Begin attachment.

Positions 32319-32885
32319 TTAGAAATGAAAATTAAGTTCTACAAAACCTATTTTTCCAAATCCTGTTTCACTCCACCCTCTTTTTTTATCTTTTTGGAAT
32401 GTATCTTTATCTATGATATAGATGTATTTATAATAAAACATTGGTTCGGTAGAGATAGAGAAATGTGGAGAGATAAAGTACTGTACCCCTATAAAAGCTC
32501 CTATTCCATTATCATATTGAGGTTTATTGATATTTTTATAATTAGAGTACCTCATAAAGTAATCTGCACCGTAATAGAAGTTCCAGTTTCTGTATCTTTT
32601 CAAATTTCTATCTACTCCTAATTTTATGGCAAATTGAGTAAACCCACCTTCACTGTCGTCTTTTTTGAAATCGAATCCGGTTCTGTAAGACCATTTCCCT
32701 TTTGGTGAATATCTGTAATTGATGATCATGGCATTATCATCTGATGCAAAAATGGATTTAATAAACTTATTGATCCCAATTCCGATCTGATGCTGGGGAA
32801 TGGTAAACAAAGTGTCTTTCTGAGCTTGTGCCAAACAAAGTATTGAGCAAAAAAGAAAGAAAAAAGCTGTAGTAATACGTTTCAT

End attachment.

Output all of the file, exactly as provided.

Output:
Positions 32319-32885
32319 TTAGAAATGAAAATTAAGTTCTACAAAACCTATTTTTCCAAATCCTGTTTCACTCCACCCTCTTTTTTTATCTTTTTGGAAT
32401 GTATCTTTATCTATGATATAGATGTATTTATAATAAAACATTGGTTCGGTAGAGATAGAGAAATGTGGAGAGATAAAGTACTGTACCCCTATAAAAGCTC
32501 CTATTCCATTATCATATTGAGGTTTATTGATATTTTTATAATTAGAGTACCTCATAAAGTAATCTGCACCGTAATAGAAGTTCCAGTTTCTGTATCTTTT
32601 CAAATTTCTATCTACTCCTAATTTTATGGCAAATTGAGTAAACCCACCTTCACTGTCGTCTTTTTTGAAATCGAATCCGGTTCTGTAAGACCATTTCCCT
32701 TTTGGTGAATATCTGTAATTGATGATCATGGCATTATCATCTGATGCAAAAATGGATTTAATAAACTTATTGATCCCAATTCCGATCTGATGCTGGGGAA
32801 TGGTAAACAAAGTGTCTTTCTGAGCTTGTGCCAAACAAAGTATTGAGCAAAAAAGAAAGAAAAAAGCTGTAGTAATACGTTTCAT